All posts filed under: Criminology

Rethinking Gender, Sexuality, and Violence

Over the past two weeks, America has been rocked by the revelation that the Hollywood film producer Harvey Weinstein has engaged in numerous instances of sexual harassment and possibly even sexual assault. In response, the actress Alyssa Milano began a social media campaign to raise awareness of these forms of abuse in the world at large, tweeting: While Milano may have had the admirable goal of drawing attention to a serious issue, the subsequent narrative that has been presented has not been entirely accurate, and a non-trivial amount of ugliness has also been unleashed. In the mainstream and on social media, we’ve been told that that all women live under constant threat and that all men are part of the problem.1 If a man had the audacity to say #MeToo and point out that he had also been a victim, he might have been ridiculed for being insensitive to women: One columnist admonished “nice guys” that they were most likely responsible for the bulk of the problem and bore the responsibility for fixing it.3 The …

Is There a Biological Case for Criminal Justice Reform?

Tell a woman the story of Christ’s crucifixion, and if she doesn’t cry, she’s a witch. In the 1500s, women who failed this test were burned alive. The test—clearly and painfully faulty—was not publicly questioned until Dutch physician Johann Weyer wrote “De Praestigiis Daemonum” (or “On the Tricks of Demons”) in 1564. Weyer correctly argued that many older women couldn’t cry due to atrophy of their lachrymal glands. Prosecutors were presented with a dilemma: reform the witch trial system or potentially kill innocent women. A paltry sum of sanity was brought to the system, and hundreds of potential deaths were prevented. Stanford University neurobiology professor Robert Sapolsky believes that today’s U.S. criminal justice system has similar biological blind spots. Just as witch prosecutors didn’t know about the lachrymal glands’ connection to tears, we don’t fully understand an untold number of connections between DNA, the brain, hormones, and other dynamic aspects of the human body. In Sapolsky’s latest book, Behave: The Biology of Humans at Our Best and Worst, he argues that our justice system falls …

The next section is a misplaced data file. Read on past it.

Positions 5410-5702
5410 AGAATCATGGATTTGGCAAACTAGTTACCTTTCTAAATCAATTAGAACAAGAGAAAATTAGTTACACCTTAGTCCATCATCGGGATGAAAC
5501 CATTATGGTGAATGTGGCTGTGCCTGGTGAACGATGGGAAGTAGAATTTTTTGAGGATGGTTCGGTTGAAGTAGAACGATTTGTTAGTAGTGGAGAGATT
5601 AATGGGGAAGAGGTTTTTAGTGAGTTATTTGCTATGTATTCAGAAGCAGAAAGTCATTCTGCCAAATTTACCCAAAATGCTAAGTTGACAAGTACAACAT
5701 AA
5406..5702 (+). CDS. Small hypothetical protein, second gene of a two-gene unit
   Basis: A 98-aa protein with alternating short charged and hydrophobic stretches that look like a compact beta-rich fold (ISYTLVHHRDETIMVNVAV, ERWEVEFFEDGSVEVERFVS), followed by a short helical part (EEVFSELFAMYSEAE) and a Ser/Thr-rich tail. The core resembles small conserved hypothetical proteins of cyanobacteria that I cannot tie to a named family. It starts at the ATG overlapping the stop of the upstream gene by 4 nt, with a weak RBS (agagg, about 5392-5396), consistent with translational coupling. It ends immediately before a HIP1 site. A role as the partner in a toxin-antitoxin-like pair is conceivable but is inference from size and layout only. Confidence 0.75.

Is Crime Genetic? Scientists Don’t Know Because They’re Afraid to Ask

The U.S. has made unprecedented strides in the fight against crime. Both violent and non-violent crime are way down from their highs in decades past. This is great news, of course, but the success could easily lull us into a false sense of security, believing that we have the problem solved. Indeed, what if much of what we know about the causes of crime is either deeply flawed or flat out wrong? Imagine the trial of a new drug for an ailment that is as intractable as it is lethal. Researchers find 100 people with the disease and give the new drug to the first 50 patients who show up to the clinic. The next 50 trial participants are placed into a control group and given no treatment. The drug has a truly shimmering success rate. As you may have guessed, problems abound with this experimental design. For starters, because it isn’t randomized and because preexisting differences among the participants aren’t taken into account, the study can’t answer the question: Did the new drug cause …

Does Religion Cause Violence?